Audience Research Newsletter
Hi friend! Welcome to our third Audience Research Newsletter. It's where we gather our most valuable learnings on audience research. Our goal is to help you think differently about your marketing strategy.
All in a single email. In under 8 minutes of reading.
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This week we have advice on cold outreach, and a sneak peek at next week’s #SparkToroHours, where Rand will dive into amplification-worthy content.
💡 One Effective Tip for Cold Outreach...
At last week’s #SparkToroHours, I (er, Amanda Natividad) presented on cold outreach — and explained how I get at least an 80% response rate when I send cold emails.
But if there's one piece of advice to listen to it's this: Rather than focusing all your energy on selling yourself and/or your product to a stranger, spend some time writing why you’re reaching out to them and not someone else.
Put another way, talk about why them instead of just why you.
This shift in mindset can help you think through why you need that recipient’s perspective, expertise, or amplification. And it helps you write a message that compels them to take action.
Some examples of the “why them” approach in action:
Agency pitch: I attended your CEO's talk at a conference recently, and she had a ton of great insights about what’s next in healthcare marketing. It dawned on me that I hadn’t seen her speak before. If you’re looking to ramp up speaking opportunities, my agency can help...
Sales pitch: I saw you tweeted the other day about having trouble replying to all your emails. My team and I created a Gmail extension to help people like you write templates and set automations to help you save time. Check us out....
Job application: I noticed via LinkedIn that you don’t have any content marketers on your team, and that you don’t yet have a blog. If you’re looking to hire in the near future, I’d love to help you change that. I have 5+ years of content marketing experience…
For lots more on cold outreach, including common problems, teardowns of good and bad examples, and frameworks to use, check out the presentation on YouTube.
📢 Who Will Amplify This? And Why?
Think about the last thing you made that fell flat. When you created it, did you have a particular person in mind who would especially appreciate and benefit from that work? Or maybe a group of people?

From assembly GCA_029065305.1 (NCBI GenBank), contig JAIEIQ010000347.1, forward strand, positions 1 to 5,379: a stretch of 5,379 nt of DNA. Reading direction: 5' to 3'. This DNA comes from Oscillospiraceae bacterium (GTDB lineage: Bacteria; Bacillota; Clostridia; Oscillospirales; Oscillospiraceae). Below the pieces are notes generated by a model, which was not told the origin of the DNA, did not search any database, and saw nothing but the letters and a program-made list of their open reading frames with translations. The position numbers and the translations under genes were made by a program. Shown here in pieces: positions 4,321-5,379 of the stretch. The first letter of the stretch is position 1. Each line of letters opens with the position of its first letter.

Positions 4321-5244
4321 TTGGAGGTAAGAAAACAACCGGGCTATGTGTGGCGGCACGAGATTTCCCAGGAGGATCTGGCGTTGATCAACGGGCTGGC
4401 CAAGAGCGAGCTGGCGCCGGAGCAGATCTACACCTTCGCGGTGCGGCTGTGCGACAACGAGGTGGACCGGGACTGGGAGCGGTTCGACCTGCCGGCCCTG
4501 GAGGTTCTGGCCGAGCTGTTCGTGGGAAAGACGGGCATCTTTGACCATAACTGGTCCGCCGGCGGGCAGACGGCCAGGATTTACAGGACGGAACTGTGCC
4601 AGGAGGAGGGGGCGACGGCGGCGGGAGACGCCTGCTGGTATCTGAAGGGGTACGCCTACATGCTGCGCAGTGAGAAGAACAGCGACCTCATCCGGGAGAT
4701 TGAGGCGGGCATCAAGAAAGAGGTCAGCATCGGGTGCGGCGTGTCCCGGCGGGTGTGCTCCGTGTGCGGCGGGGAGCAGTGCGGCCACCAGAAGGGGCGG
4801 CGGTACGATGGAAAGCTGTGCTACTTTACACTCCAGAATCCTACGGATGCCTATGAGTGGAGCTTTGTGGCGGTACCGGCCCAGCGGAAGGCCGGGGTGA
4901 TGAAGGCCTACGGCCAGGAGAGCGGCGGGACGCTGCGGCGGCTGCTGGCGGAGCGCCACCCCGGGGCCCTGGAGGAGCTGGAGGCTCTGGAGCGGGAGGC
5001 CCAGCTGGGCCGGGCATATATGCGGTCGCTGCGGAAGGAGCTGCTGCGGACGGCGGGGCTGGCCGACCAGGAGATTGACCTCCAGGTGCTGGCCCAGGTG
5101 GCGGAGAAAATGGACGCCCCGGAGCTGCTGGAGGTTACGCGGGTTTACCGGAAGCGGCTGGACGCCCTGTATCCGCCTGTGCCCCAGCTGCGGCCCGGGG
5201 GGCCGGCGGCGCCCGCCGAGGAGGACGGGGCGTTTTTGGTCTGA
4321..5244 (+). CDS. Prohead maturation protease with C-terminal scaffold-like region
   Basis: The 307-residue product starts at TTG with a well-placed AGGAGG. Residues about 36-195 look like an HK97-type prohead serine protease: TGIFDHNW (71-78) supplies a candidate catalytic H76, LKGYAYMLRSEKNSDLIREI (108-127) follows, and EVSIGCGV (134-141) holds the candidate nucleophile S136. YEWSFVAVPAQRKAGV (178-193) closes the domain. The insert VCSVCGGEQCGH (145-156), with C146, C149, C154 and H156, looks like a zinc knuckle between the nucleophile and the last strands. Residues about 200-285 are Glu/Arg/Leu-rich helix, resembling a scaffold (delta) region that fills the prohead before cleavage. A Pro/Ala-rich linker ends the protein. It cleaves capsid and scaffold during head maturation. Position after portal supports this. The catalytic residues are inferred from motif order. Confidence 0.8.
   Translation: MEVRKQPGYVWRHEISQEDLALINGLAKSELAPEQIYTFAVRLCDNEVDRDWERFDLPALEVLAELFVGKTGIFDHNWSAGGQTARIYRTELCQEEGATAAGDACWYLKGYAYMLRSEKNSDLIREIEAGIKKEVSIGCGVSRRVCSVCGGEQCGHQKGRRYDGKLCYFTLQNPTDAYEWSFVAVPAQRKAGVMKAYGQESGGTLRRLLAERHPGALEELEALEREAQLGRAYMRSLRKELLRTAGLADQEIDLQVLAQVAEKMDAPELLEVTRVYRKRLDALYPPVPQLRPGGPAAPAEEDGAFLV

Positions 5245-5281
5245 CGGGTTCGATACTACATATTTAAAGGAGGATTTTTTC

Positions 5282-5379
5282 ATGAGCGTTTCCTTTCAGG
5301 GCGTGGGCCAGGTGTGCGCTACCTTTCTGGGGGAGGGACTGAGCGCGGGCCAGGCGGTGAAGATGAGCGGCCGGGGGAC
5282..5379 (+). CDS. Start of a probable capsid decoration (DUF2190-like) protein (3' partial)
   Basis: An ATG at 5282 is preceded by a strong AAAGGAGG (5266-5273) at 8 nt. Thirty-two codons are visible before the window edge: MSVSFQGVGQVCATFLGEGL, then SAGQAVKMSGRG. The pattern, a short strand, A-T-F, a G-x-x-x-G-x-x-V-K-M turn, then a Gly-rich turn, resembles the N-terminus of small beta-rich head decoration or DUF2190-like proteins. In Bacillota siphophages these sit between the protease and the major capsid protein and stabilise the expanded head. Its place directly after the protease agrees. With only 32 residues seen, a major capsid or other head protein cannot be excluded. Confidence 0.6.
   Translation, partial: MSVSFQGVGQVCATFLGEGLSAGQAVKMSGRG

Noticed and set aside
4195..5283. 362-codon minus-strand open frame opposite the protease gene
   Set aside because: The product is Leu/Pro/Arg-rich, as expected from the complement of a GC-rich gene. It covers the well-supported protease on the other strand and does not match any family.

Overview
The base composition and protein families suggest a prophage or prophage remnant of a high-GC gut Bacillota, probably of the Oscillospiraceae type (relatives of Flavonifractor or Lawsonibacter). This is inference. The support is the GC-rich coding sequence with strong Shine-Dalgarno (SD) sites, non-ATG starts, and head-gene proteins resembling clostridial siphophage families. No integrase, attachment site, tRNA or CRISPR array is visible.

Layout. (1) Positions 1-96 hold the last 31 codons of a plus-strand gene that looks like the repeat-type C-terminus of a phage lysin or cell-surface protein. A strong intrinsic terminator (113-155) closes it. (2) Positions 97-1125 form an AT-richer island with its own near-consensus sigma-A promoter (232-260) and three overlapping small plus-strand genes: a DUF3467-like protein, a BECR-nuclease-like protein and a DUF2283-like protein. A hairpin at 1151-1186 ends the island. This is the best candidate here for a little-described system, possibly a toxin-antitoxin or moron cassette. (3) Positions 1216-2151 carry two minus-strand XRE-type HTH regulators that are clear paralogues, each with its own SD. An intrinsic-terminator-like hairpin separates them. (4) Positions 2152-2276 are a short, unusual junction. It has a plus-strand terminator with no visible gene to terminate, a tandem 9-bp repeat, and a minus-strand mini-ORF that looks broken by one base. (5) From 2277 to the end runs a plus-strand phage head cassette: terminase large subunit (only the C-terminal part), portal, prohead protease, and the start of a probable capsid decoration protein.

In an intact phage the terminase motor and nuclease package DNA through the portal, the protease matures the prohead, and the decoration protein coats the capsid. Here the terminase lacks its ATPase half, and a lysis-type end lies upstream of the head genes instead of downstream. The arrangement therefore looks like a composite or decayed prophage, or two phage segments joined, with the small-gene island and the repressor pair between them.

If you’re in the world of marketing, that group is often potential customers. And there’s a good chance you conflated potential customers with potential amplifiers — which is another group entirely.
Conflating the two groups means you may lose out on plenty of potential amplification on its own. That’s not to say everything you produce should be for amplifiers. But, when you’re intentionally creating for amplification, when you need it to turn that flywheel, you’ve gotta target an audience that can and will share.
Even if you’ve done it right, and effectively targeted your content toward an amplification-likely audience, you’ll still need to put in the work of asking who, exactly, will do that amplification.
The biggest impediment I see to making that a priority is the seeming ease with which already-successful creators earn sharing of their work. That other popular Instagram photographer doesn’t try to create a list of people who’ll amplify her work, so why should I?
Because you are not already popular and well-followed.
Phew. Sorry. It’s just a tough, frustrating conversation to have over and over...
▶️ Want this full take? Join us for next week’s Office Hours, where Rand will take this rant and advice live. Register here.
🌶 Marketing & Work Advice
How to Build a Successful Customer Advisory Council: Community builder Evan Hamilton has thorough advice for setting up your Customer Advisory Board — from defining the mission, designing rules, enacting feedback, and amplifying to your broader audience.
3 Ways Marketing Psychology Can Improve Holiday Sales & Campaigns: As we gear up for the holiday season, digital marketer Chantelle Marcelle breaks down a few psychological principles to help you position yourself for successful marketing campaigns.
Why We Do Chill Work at SparkToro: Rand Fishkin breaks down what’s problematic about hustle culture, and explains the approach to chill work. “I’d estimate that I work ~60% of the hours on SparkToro that I did at my previous company. And yet the growth rate these first 17 months looks better than my first stab at a SaaS marketing business. I’d bet that’s not coincidence, but causation. Chill work means better decision making, better prioritization, and better results.”